This wide-ranging interview included Blair’s views on his own religious beliefs, Islam, Middle East the global economic crisis, the movement of power from Europe to Asia and the concept of liberal interventionism with regards Iraq and Afghanistan. Regarding his religion, Blair said: "you can't divorce your religious faith from how you are as a person. I've been going to mass for 25 years, my kids were brought up Catholic, my wife is Catholic so it just felt home to me." He admitted that as a Prime Minister his decisions were not based on religion by saying "You can't ask God what to do".
Regarding the Catholic Church and recent child abuse scandals, Blair said: “Of course there is that dark side that has to be dealt with but it shouldn’t obscure the immense good the Catholic Church does and people of religious faith do.” On the issue of the Middle East, he thinks there are two narratives to Islam; one is that Muslims are returning to their Islamic roots and the other, going towards modernisation.
Guardian’s article expresses amazement at BBC’s decision to interview Blair by saying: “It's a cruel and unusual punishment for any Monday morning, having to listen to Tony Blair on BBC Radio 4's Today programme. Why the programme's editors chose to interview the former prime minister on the controversy over the anti-Islamic film that has triggered demonstrations throughout much of the world is beyond me. The man who has done more than most to contribute to anti-western feeling among Muslims in the Middle East and Asia is called upon to tell us why Muslims shouldn't be angry about anything.”
In his interview Blair claimed the anti-Islam film was "laughable". He also said those who reacted against it by demonstrating were "very dangerous and wrong". Guardian’s article asks “why are Muslims so sensitive on this question?” Then it answers “Maybe the answer comes not just from one crude and racist film, but from long years of hurt caused by wars in Afghanistan and Iraq, imprisonment without trial by western-backed dictators, extraordinary rendition and torture, the burning of the Qur'an by US troops in Afghanistan, and the air strikes, barely acknowledged in the west, which this weekend alone killed eight women and girls.”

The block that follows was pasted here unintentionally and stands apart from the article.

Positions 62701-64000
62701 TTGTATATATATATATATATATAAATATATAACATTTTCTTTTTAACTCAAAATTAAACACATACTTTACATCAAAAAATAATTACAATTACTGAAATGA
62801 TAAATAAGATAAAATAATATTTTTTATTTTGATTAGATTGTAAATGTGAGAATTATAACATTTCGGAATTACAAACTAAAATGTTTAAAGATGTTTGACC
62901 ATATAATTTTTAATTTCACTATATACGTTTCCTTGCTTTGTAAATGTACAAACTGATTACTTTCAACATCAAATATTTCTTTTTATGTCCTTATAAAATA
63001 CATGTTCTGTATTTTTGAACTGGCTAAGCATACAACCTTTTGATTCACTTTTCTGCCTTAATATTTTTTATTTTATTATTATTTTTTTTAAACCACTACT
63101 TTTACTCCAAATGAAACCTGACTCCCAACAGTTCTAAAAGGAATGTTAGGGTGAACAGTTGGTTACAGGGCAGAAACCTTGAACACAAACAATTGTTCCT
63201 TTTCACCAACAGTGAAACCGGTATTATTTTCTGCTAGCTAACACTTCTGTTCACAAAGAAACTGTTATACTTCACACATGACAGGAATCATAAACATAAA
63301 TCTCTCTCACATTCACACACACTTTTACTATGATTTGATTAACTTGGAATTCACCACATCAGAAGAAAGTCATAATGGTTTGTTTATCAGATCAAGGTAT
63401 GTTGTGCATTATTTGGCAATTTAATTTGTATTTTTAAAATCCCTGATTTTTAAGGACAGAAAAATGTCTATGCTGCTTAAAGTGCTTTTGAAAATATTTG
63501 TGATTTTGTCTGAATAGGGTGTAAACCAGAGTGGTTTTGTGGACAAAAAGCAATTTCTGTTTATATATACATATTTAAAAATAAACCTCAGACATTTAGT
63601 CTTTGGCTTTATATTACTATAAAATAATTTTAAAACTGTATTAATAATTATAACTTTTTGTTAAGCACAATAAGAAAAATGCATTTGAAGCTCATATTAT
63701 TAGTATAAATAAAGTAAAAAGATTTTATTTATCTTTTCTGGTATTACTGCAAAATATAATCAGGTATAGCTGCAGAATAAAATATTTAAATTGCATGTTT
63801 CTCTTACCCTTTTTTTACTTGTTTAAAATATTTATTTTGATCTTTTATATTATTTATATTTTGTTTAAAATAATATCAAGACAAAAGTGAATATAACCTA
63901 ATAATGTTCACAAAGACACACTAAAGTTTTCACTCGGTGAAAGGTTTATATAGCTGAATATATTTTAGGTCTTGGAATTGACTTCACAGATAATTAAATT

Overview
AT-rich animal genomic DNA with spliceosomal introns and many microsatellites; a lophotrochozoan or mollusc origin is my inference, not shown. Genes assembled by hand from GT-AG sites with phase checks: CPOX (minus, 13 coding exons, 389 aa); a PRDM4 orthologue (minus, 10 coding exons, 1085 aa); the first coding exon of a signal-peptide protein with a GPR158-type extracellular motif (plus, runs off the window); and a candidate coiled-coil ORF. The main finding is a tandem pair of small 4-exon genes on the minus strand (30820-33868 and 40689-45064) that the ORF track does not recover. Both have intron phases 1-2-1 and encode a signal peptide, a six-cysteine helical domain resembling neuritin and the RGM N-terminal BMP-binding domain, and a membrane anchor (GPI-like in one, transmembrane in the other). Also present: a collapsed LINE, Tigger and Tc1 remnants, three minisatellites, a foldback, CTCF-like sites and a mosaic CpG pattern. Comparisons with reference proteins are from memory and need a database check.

Blair told BBC that in his opinion the great debate in the world at the moment is between the open- minded and the closed-minded. In response Guardian’s article said: “As usual, here Blair casts himself in the role of decent liberal. But some of his closest allies in these wars have been the US neocons, known for their narrow conservatism. And Blair himself has refused to ever acknowledge that he has done anything wrong over the invasion of Iraq. His ‘open-mindedness’ never extended to taking on board public opinion, which from that time has been consistently anti-war.”
Blair said that most of the killings in Afghanistan and Iraq were the victims not of western intervention but of sectarian killings. Of course documents and evidences show that millions of innocent people have been killed in Iraq, Afghanistan and millions have been displaced. Sectarian killings, destitute refugees pouring into neighboring countries such as Iran, are the result of war and occupation and the policies to divide the communities, a nasty imperialistic way of dominating other countries.
Guardian’s article concluded by saying “Millions in the Middle East and south Asia have suffered as a result of these wars. Hardly surprising therefore that they have reasons to dislike, distrust and oppose what Blair and his cronies have done – and what they are still doing. Blair is a great enthusiast for future wars, especially against Iran. He should be treated as the persistent offender that he actually is, not given primetime slots for yet more delusional self-justification.”